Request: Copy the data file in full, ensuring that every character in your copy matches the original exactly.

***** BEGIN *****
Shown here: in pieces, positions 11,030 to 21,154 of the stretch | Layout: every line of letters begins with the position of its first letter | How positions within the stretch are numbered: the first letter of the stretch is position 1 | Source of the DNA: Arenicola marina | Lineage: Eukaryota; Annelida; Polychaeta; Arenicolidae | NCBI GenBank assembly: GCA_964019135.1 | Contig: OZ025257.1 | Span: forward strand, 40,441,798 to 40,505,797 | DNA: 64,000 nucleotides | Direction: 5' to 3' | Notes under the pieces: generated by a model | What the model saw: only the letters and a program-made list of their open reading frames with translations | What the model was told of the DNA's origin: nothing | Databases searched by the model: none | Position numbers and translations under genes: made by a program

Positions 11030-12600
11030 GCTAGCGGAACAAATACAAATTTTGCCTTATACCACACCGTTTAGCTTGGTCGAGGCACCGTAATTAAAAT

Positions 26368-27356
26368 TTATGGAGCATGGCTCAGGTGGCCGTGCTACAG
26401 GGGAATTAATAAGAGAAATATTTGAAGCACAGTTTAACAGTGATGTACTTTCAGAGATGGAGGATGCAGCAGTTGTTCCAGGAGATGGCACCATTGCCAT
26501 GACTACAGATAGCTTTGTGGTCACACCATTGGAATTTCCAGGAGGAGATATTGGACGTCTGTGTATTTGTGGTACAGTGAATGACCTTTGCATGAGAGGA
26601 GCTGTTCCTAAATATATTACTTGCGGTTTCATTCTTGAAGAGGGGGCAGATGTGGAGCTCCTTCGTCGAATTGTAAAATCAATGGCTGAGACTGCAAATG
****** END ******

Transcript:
Shown here: in pieces, positions 11,030 to 21,154 of the stretch | Layout: every line of letters begins with the position of its first letter | How positions within the stretch are numbered: the first letter of the stretch is position 1 | Source of the DNA: Arenicola marina | Lineage: Eukaryota; Annelida; Polychaeta; Arenicolidae | NCBI GenBank assembly: GCA_964019135.1 | Contig: OZ025257.1 | Span: forward strand, 40,441,798 to 40,505,797 | DNA: 64,000 nucleotides | Direction: 5' to 3' | Notes under the pieces: generated by a model | What the model saw: only the letters and a program-made list of their open reading frames with translations | What the model was told of the DNA's origin: nothing | Databases searched by the model: none | Position numbers and translations under genes: made by a program

Positions 11030-12600
11030 GCTAGCGGAACAAATACAAATTTTGCCTTATACCACACCGTTTAGCTTGGTCGAGGCACCGTAATTAAAAT

Positions 26368-27356
26368 TTATGGAGCATGGCTCAGGTGGCCGTGCTACAG
26401 GGGAATTAATAAGAGAAATATTTGAAGCACAGTTTAACAGTGATGTACTTTCAGAGATGGAGGATGCAGCAGTTGTTCCAGGAGATGGCACCATTGCCAT
26501 GACTACAGATAGCTTTGTGGTCACACCATTGGAATTTCCAGGAGGAGATATTGGACGTCTGTGTATTTGTGGTACAGTGAATGACCTTTGCATGAGAGGA
26601 GCTGTTCCTAAATATATTACTTGCGGTTTCATTCTTGAAGAGGGGGCAGATGTGGAGCTCCTTCGTCGAATTGTAAAATCAATGGCTGAGACTGCAAATG